Since 2010, what changes have we seen to public housing, the NHS, the legal system, education?
We have seen the removal of bureaucracy, red tape, centralised control, financial restrictions to produce more effective services that meet local needs. (Supposedly).
Who do you think is next on the agenda for reform of this government and Theresa May?
In a speech to The Police Federation in 2014 she made comments that brought gasps from the rank and file police officers in attendance, when she said.
“The Federation was created by an Act of Parliament and it can be reformed by an Act of Parliament. If you do not change of your own accord, we will impose change on you.”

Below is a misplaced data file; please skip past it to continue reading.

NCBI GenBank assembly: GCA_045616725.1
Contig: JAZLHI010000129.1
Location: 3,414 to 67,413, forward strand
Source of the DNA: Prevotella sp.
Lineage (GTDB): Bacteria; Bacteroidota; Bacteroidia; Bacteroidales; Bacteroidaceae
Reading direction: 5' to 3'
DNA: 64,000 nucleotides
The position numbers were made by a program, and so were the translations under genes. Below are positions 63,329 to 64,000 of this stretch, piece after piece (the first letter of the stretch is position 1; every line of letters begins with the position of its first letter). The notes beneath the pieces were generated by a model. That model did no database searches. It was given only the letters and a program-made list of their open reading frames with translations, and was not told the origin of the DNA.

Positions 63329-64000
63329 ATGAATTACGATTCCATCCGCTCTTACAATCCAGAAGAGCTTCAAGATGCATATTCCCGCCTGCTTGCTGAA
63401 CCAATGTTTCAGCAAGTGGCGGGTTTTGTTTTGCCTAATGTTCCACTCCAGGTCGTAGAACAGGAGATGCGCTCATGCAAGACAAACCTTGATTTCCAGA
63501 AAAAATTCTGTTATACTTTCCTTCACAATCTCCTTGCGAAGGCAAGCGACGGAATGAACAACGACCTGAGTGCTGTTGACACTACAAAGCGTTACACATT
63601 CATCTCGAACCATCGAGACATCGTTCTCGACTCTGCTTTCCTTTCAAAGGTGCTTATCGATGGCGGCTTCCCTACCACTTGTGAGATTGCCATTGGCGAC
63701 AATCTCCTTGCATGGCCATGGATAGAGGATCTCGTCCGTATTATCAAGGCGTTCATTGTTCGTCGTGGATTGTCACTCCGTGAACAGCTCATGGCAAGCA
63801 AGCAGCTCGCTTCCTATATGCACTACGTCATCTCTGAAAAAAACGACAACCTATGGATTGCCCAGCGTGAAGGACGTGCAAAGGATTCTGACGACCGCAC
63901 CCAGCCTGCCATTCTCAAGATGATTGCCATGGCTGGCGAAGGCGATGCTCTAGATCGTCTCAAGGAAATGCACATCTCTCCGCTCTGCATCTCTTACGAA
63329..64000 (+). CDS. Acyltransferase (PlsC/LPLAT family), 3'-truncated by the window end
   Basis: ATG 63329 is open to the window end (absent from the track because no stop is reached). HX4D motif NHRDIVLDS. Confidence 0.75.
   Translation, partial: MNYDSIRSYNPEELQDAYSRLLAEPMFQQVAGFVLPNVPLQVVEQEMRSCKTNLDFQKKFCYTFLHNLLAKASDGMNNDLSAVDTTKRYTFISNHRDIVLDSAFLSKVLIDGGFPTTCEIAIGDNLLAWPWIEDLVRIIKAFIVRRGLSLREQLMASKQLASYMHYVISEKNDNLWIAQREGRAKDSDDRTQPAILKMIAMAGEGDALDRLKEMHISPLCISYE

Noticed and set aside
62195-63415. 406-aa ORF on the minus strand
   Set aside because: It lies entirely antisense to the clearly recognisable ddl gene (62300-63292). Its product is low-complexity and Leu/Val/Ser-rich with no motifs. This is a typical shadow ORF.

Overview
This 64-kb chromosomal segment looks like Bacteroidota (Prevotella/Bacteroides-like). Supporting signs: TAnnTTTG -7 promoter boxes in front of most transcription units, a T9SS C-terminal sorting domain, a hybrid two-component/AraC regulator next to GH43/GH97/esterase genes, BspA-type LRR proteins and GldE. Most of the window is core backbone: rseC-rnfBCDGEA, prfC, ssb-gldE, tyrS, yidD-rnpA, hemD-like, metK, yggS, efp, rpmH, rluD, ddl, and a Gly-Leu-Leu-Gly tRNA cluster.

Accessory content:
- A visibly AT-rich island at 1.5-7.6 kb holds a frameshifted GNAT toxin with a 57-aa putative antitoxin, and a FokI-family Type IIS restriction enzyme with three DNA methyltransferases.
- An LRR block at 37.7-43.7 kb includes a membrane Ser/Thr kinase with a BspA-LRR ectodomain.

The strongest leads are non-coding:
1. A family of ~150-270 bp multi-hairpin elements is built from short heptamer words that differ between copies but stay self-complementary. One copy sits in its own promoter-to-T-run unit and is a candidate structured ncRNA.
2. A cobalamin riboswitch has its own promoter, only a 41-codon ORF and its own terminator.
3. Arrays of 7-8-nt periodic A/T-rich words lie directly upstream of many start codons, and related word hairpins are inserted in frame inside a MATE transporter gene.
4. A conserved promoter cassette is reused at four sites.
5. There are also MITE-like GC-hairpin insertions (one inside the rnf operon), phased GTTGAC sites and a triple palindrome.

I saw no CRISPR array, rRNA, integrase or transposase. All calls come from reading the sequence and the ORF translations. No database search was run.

Without the fight for 27 years the families would not be in the position they are in today.
But everyone should be aware that things happened for reasons in 1989 and thereafter and things happen for reasons today, tomorrow and the next day.
RIP The 96
May be its too raw still to make any objective opinions.
We are all to a greater or lesser degree public servants, regardless if by employment, election or the fact we live here.
Who do you trust?
How many countless thousands are suffering elsewhere because of cover ups and lack of accountability?
I don’t necessarily blame anyone for the tragedy, I doubt no one set out with the intention that people would die, but they did, and no one was held accountable – or accountability was placed on the easy victim… Well they underestimated those victims.
just don’t know how some people sleep at night, I suspect very well. And that’s just not what the human race is here for…its just too fundamentally wrong, just too anti-human, just too unbelievable.
I feel ashamed that I share the same species…
Catharsis : purification of emotions through extreme change resulting in restoration.